openbsd 5.1

i had to have a go.. and i just did :) i've been reading & hearing much about bsd lately. looking at the various bsd flavours floating about, i narrowed down my focus to two - freebsd & openbsd - based on popularity. i chose openbsd, for it's emphasis on clean code and security.

i was pleasantly surprised to find that openbsd used only 455m diskspace for a full & complete installation, including x and a few default window managers. i chose not to install the compilers. and the whole install took only minutes! i'm going to spend more time with openbsd and really look at migrating over.

debian would use about that same space for a minimal base install. and that was after i really hack a minimal base install. much more space is then required for installing x/dependencies for a functional system. after cutting and pruning down my system, i'd still end up with 1g plus, after a lot of work. my brief flirtation with arch required about 700m plus for the just the base install. and about 2g for a functional system. though i really like the arch philosophy, i reluctantly returned back to debian, my on-off long-term relationship since the potato days.

i had a quick look at freebsd, to whet my curiosity for its popularity. install cd is 502m, more than twice the size of openbsd's install cd. diskspace required for minimal install is 1.1g, about 2.5x openbsd full install. i guess the popularity results from it being a free-for-all accepting closed-source binaries from anywhere.

my brief notes from openbsd install follows:

* read openbsd faq
i mean really read it, and keep it open during install.

* download install51.iso for offline standalone install
i had no idea, how many times i would need to do the install to end up with a stable system. so i chose to download the full-cd for an off-the-network install. otherwise, there are much smaller downloads for alternative install-media, like netinstalls.

* boot from install-cd
: boot prompt, hit enter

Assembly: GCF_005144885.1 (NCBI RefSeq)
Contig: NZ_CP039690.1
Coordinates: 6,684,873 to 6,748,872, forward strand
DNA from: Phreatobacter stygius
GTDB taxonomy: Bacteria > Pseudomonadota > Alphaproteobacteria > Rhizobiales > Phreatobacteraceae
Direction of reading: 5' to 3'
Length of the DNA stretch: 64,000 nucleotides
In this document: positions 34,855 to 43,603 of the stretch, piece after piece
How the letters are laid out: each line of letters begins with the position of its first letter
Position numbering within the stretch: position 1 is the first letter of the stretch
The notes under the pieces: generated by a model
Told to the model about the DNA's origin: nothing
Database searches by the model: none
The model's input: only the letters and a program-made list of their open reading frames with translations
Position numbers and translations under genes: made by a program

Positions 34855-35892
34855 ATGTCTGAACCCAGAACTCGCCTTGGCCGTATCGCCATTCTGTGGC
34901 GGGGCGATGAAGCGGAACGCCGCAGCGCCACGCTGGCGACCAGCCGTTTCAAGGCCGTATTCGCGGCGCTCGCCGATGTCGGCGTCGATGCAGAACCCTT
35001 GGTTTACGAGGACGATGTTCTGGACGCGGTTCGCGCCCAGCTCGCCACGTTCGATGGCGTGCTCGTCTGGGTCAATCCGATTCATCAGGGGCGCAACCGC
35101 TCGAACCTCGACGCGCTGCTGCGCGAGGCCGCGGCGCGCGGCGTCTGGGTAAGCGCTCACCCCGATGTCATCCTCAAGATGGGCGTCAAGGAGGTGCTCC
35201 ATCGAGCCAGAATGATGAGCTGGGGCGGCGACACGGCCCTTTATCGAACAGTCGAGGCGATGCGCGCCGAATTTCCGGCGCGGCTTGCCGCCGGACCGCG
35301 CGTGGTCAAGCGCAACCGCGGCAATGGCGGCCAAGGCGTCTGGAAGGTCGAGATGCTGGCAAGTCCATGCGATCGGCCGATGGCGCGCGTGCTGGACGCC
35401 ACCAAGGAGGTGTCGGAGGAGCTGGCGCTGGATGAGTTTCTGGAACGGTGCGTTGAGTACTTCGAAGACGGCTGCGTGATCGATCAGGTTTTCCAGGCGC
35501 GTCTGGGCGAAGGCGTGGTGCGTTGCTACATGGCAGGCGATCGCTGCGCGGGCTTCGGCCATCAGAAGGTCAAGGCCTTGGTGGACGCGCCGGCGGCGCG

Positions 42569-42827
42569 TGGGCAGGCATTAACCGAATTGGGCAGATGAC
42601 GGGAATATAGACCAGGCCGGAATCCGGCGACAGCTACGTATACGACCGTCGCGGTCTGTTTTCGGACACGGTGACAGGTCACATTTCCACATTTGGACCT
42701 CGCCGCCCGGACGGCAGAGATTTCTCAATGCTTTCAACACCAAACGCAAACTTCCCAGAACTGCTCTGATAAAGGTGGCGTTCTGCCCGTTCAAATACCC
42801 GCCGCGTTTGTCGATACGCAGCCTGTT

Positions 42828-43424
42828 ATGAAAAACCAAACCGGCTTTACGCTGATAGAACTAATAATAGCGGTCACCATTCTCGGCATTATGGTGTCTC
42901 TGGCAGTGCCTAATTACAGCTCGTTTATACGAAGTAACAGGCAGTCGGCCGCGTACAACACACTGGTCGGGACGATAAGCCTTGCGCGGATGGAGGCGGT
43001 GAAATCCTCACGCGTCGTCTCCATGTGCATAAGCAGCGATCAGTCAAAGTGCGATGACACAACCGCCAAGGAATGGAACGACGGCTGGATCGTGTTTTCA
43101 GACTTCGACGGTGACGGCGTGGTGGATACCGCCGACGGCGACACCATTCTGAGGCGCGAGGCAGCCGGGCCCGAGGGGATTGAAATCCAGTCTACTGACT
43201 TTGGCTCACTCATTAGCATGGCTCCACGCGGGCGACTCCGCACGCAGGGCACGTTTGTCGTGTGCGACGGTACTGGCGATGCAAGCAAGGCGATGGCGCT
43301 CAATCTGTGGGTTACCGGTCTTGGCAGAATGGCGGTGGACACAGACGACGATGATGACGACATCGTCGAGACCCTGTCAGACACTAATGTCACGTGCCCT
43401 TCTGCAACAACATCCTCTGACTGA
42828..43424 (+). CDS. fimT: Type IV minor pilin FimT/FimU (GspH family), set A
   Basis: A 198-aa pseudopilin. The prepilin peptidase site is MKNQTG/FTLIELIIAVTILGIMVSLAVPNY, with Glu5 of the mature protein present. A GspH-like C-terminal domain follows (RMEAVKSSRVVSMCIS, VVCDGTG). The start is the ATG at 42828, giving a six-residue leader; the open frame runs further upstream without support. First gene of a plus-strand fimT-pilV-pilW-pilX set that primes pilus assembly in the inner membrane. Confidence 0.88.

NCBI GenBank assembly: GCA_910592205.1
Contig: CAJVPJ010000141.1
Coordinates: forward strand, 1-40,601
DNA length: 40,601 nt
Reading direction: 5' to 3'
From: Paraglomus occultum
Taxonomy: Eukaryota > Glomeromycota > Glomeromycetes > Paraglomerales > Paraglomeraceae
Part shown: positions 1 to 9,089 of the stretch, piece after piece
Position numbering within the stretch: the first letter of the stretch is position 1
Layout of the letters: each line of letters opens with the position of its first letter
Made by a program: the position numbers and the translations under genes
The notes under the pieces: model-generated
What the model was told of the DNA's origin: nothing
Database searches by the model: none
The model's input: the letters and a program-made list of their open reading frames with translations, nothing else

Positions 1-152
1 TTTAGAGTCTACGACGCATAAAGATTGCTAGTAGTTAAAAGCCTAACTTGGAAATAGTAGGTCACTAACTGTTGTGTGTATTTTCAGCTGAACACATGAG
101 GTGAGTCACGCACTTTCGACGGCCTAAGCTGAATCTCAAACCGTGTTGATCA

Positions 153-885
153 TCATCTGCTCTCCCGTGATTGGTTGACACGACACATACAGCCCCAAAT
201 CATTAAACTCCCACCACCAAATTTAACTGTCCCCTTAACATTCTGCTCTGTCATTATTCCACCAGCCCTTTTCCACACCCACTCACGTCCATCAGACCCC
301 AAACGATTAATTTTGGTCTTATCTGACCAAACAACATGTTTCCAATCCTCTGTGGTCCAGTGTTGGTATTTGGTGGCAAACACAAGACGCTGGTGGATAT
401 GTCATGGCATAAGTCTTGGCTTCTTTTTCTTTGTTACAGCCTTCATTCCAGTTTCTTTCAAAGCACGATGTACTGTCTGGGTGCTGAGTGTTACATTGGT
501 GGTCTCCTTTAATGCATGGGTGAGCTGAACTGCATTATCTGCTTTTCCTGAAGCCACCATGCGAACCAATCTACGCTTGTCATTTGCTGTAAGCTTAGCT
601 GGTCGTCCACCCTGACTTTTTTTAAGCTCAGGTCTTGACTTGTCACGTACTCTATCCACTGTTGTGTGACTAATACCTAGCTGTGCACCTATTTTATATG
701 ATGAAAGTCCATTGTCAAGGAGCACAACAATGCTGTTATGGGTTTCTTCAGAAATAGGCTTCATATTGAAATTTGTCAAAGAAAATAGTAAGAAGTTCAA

* dmesg shows white text on blue background
logged at /var/run/dmesg.boot

* (i)nstall to create new openbsd system with new partitions
(u)pgrade only for upgrading from just the previous version, ie 5.0 only.
for older versions, you need to do each intermediate version upgrade. in that case, a full install might be more appropriate.

* install prompts:
at any install prompt, ! creates a shell. exit the shell, to return back to the same install prompt.
^c to quit installation.

* network interfaces
openbsd creates new interfaces for each different network driver like fxp0 xl0, rather than generic device names like eth0 eth1 in linux. i can see the pros & cons to both. personally, i would ln -s eth0 to whatever netdev in openbsd, to ensure my scripts don't break. i'm still very new to openbsd. i'm pretty sure that there might be better options and i need to discover those.
virtio is not understood. so don't use it, if you are installing on a virtual machine.

* dhcp yes. ipv6 no. sshd no. ntpd no.

* x yes. xdm no. com0 no.

* new user yes.
this user will be a member of wheel group, and can su.
i found that this user cannot sudo, by default.

* timezone europe/london

* disks (e)dit mbr. (w)hole disk will remove existing partitions.
i prefer one swap and one root partition, as i don't know how much space i (don't) need. later, i can always resize these partitions for optimum use. add multiple swap partitions on separate disks for optimum performance.
virtio is not understood.

* location cd
http for netinstall

* filesets all, except comp51.set
-comp51* [enter]

* et voila!

first boot:

* login root and read mail. read afterboot.

* swap
i noticed that my system was not using the intended swap disk. there was no swap.
fdisk & disklabel to identify swap partition. populate /etc/fstab with duid. reboot to test.

* packages
pkg_info listed nothing
pkg_add firefox
pkg_delete firefox
pkg_info lists a lot of junk now
these commands simply execute silently & promptly. i didn't get any info and/or confirmation prompts. i wish there was some way to customise the pkg defaults, presumably using conf files or env variables.

* login as normal user

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